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    ABSTRACT: This study implemented a smoking cessation Readiness Group (RG) in two women-focused residential substance abuse treatment programs, with the aim of engaging women in smoking cessation services. The primary outcome was defined as attending at least one cessation group after the RG ended. The RG combined features of the Expert Systems (ES) approach with a practice quit attempt. ES is an interactive system which tailors intervention to the smokers’ stage of change, while the practice quit attempt rehearses the process of quitting smoking. As a secondary aim we tested whether incentives, used to promote participation and engagement in the RG, would increase initiation of smoking cessation services. Participants (N = 75) were women smokers enrolled in two residential programs, and intention to quit smoking was not required for participation. Twelve participant cohorts were randomly assigned to receive the RG with or without incentives. Following the RG intervention, 38.7% of participants (n = 29) attended at least one smoking cessation session. Both the number of RG sessions attended and a successful practice quit attempt predicted the later use of cessation services, while incentives did not. From pre to post RG, participants reported decreased cigarettes per day (CPD: 11.8 v. 7.6, p < .0001) and decreased nicotine dependence as measured by the Heaviness Smoking Index (HSI: 2.3 v. 1.8, p < .001). The 3-session group-format RG intervention was associated with initiation of smoking cessation services and with changes in smoking behavior.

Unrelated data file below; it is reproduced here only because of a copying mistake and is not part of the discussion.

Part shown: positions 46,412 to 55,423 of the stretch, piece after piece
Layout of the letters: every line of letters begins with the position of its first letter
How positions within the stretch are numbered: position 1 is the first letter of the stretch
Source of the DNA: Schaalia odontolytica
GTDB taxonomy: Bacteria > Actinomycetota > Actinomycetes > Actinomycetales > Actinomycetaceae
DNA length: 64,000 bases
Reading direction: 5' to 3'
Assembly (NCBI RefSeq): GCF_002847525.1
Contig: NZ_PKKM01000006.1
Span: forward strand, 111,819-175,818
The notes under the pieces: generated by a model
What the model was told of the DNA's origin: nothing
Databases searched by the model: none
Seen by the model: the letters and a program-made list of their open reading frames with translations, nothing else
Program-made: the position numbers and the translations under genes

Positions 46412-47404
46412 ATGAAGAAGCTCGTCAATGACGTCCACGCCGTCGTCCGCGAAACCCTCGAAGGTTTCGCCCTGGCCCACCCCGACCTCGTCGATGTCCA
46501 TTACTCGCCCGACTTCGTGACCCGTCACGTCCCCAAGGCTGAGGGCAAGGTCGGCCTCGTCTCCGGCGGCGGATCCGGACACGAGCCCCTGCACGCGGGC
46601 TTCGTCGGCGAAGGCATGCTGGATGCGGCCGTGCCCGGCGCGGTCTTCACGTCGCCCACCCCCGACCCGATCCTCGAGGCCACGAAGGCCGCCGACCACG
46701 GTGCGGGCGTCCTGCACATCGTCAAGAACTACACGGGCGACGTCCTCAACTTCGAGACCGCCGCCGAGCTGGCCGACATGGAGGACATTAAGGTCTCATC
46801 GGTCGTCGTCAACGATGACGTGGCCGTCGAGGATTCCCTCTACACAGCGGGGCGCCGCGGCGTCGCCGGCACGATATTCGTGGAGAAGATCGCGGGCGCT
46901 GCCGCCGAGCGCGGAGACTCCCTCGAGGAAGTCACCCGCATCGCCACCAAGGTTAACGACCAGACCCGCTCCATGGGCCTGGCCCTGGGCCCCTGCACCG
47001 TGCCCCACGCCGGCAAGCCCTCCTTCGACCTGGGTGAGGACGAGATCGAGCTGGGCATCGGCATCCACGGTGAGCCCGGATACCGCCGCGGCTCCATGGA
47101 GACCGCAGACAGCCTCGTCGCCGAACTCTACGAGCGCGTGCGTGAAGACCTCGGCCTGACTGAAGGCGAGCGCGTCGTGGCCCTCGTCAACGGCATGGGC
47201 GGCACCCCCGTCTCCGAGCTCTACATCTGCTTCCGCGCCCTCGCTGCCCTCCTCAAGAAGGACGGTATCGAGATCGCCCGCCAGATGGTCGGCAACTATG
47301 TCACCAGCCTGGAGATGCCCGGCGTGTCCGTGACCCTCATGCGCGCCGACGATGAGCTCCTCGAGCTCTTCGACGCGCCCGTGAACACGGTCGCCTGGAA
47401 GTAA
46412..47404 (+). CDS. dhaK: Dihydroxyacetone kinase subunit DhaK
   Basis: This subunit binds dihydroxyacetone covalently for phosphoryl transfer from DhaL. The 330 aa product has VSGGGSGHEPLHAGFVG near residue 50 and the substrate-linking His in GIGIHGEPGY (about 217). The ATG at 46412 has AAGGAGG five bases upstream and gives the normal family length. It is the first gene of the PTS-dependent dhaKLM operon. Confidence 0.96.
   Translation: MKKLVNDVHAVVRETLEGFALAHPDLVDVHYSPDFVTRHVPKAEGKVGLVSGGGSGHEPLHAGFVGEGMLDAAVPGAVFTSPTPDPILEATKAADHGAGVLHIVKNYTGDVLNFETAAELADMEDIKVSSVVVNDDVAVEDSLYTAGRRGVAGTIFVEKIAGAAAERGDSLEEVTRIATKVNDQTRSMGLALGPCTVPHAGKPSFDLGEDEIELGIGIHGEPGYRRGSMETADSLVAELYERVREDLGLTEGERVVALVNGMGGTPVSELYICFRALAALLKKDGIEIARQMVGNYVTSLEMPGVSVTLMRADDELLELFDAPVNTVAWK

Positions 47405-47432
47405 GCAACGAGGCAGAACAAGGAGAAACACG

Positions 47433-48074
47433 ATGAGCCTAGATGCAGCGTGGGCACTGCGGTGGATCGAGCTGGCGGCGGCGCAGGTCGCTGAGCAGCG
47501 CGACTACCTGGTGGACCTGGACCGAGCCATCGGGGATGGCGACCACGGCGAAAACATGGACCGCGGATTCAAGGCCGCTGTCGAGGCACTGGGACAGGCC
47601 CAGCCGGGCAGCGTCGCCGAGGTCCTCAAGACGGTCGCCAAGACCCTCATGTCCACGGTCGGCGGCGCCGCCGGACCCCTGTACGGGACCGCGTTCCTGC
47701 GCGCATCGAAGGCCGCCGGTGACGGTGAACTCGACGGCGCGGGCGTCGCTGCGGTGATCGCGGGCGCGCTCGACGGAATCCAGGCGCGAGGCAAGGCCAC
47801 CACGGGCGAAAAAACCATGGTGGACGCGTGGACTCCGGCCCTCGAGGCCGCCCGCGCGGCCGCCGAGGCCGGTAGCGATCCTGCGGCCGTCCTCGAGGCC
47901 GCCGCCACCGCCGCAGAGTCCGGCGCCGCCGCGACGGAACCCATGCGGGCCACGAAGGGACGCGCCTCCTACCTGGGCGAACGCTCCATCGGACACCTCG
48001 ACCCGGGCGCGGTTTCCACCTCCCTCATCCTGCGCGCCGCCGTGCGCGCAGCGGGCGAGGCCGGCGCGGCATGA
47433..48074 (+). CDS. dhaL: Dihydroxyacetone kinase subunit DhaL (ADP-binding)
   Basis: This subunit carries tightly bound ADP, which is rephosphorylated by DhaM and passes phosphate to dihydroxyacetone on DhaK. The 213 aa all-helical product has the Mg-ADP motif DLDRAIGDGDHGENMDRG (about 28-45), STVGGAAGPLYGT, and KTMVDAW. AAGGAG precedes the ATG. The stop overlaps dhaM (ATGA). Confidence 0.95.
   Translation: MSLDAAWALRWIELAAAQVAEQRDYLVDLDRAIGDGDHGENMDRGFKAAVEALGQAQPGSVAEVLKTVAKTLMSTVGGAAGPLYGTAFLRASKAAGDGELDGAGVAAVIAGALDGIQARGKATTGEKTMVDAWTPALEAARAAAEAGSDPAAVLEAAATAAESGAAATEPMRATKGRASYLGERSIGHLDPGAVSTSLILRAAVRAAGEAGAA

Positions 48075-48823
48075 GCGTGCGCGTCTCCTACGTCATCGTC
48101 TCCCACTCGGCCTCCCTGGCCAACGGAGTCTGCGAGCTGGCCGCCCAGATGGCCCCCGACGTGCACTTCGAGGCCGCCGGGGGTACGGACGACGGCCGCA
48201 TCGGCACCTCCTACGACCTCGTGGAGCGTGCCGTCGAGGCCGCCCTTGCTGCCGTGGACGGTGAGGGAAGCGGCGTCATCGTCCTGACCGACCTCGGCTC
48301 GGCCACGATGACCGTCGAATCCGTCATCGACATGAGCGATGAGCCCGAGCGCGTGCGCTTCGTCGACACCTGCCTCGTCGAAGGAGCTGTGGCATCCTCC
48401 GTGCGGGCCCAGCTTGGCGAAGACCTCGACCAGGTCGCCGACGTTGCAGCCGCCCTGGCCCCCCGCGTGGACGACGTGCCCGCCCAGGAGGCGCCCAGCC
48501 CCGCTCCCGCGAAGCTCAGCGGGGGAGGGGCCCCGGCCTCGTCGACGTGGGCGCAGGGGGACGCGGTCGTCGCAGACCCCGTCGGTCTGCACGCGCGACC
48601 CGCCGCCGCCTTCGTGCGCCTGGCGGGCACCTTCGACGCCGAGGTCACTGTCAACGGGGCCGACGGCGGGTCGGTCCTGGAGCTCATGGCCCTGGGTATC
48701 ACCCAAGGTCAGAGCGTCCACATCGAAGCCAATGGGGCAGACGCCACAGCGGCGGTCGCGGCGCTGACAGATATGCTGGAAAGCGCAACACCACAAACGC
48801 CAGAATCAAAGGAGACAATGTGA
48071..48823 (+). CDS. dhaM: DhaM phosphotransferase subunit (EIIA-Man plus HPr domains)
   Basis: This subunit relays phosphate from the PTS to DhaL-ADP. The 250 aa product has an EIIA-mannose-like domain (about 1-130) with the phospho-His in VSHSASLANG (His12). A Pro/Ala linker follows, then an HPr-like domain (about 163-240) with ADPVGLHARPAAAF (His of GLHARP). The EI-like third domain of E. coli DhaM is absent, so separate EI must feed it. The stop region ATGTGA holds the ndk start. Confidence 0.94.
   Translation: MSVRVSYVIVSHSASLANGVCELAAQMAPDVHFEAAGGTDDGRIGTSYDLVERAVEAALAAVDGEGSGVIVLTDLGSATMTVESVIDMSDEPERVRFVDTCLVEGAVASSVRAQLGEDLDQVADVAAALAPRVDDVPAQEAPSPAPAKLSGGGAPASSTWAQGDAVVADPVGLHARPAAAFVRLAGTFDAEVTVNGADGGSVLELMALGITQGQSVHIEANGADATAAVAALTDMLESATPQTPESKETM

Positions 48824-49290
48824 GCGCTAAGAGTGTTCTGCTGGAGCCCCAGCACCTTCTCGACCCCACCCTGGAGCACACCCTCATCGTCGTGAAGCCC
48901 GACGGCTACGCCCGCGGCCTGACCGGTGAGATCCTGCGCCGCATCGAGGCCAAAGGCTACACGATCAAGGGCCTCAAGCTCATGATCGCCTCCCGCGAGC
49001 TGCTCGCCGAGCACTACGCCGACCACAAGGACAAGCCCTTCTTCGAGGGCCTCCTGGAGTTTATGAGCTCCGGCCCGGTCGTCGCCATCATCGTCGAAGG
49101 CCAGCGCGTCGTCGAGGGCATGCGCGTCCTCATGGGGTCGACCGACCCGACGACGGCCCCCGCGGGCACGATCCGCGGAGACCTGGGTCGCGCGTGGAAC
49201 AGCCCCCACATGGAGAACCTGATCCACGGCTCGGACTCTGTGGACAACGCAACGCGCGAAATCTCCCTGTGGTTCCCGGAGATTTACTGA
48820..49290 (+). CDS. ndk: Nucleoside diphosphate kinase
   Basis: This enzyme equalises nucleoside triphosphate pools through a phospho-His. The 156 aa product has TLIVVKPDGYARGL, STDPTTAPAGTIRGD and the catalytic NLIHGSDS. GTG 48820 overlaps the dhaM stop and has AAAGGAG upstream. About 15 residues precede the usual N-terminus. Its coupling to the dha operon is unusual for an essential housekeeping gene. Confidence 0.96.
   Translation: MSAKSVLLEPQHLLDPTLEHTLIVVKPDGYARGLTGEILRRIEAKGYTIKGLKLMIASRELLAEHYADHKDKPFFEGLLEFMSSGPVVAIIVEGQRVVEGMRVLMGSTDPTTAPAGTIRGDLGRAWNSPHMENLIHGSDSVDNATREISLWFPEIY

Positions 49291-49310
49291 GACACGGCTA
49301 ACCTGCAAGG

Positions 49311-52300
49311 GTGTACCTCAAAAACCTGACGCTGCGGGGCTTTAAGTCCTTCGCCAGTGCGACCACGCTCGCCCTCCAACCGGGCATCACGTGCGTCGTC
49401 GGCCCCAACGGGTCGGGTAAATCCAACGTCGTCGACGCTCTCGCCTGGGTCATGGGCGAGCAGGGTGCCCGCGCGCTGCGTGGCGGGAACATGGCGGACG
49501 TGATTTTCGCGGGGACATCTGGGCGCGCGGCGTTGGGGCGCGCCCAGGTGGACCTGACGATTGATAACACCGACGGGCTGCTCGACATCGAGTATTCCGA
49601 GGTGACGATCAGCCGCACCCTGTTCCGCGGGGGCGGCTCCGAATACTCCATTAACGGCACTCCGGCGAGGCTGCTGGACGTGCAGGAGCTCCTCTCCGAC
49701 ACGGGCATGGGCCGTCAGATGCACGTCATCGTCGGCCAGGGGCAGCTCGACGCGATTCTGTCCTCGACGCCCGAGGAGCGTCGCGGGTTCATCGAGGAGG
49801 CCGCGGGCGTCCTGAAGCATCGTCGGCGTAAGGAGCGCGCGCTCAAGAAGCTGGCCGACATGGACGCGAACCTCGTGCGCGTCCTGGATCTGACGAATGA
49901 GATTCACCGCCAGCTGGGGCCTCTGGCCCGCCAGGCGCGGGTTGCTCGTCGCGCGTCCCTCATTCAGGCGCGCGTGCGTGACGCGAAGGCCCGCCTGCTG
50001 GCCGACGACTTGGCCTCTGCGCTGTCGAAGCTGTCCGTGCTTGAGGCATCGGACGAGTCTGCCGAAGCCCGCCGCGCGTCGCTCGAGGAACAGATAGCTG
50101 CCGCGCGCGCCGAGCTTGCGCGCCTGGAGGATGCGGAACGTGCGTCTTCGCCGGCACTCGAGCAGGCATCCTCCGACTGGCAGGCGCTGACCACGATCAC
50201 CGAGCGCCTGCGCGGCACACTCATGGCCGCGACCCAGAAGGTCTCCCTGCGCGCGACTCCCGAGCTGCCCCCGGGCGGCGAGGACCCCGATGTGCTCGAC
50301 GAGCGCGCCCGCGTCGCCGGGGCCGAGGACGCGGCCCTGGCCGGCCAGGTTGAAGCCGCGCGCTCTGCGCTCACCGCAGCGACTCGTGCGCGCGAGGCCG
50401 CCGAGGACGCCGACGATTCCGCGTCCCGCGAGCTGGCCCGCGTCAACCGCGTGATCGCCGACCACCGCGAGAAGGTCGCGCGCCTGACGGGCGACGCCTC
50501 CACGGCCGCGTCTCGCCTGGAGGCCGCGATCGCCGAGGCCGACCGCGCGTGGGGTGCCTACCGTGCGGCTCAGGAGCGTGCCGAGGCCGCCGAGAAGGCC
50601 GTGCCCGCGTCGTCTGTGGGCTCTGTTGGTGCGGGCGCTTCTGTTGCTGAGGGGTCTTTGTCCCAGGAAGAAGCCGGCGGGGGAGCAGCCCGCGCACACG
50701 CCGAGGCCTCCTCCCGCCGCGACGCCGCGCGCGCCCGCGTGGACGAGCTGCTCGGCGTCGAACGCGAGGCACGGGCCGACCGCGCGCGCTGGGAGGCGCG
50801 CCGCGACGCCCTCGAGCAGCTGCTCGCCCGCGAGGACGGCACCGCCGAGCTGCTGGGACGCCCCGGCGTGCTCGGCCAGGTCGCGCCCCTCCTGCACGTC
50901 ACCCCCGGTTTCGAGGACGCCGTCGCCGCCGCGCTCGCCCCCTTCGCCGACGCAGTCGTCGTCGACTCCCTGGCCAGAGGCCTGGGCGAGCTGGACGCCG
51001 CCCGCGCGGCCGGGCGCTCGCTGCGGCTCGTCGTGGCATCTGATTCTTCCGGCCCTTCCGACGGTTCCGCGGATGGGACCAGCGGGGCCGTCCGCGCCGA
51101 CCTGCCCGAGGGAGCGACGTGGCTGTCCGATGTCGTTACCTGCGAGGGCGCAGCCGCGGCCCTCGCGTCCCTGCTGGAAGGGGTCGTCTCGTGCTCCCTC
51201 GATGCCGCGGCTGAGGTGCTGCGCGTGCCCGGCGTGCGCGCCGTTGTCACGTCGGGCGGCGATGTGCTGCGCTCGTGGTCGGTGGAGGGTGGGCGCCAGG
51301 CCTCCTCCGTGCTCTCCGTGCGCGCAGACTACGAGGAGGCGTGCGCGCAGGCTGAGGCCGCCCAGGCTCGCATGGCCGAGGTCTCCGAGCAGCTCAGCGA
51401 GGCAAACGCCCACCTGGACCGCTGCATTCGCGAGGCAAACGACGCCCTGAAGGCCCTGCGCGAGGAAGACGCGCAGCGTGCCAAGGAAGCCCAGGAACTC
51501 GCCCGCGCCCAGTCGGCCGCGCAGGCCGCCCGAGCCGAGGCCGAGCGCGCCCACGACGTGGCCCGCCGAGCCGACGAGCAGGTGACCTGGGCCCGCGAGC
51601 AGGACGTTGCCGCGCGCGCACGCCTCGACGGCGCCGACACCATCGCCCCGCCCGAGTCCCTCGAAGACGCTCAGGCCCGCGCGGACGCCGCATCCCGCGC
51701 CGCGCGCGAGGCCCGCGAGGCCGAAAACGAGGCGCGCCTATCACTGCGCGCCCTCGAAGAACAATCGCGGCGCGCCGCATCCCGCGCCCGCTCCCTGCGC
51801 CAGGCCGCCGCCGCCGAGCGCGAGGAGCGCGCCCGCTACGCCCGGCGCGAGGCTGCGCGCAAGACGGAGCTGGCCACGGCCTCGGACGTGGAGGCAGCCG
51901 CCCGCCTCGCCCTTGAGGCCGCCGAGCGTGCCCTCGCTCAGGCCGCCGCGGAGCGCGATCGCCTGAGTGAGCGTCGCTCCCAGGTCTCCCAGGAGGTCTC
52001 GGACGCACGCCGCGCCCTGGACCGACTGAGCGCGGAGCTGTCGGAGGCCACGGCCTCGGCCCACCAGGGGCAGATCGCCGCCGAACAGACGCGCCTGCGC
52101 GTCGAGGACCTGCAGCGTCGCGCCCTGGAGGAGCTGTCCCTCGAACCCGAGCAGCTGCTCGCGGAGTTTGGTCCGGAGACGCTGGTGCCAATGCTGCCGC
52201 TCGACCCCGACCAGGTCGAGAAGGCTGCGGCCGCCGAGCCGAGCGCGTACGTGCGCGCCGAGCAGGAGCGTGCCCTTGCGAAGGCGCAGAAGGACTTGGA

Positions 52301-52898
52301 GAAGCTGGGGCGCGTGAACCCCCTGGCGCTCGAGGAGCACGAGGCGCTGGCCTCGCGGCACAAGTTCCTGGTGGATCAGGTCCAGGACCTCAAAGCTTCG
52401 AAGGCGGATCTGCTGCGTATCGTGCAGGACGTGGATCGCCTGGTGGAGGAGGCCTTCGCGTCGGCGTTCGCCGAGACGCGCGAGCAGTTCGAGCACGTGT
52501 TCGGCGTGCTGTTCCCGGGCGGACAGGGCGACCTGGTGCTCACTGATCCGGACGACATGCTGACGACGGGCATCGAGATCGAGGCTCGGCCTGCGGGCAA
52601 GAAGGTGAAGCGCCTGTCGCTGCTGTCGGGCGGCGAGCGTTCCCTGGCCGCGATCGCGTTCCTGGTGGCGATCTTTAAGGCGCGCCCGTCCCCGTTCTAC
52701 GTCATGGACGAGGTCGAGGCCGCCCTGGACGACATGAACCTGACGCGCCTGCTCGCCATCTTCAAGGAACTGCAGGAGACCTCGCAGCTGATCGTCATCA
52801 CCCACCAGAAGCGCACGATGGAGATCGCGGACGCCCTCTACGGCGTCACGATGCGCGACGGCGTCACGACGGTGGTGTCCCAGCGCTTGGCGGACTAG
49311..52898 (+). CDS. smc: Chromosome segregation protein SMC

No preview · Article · Dec 2015
    • "Conversely, adults who consume alcohol or meet criteria for an AUD are more likely to report current and former smoking and to meet criteria for tobacco use disorders (Lasser et al., 2000; McKee et al., 2007). Further, while each substance has potentially serious health effects on its own, comorbid smoking and alcohol use demonstrate multiplicative effects on disease (Kalman et al., 2010). Because of the strong and reciprocal relationship between alcohol use and smoking, it is important to understand how one behavior impacts changes in the other behavior , especially the ability to successfully abstain or avoid problematic use. "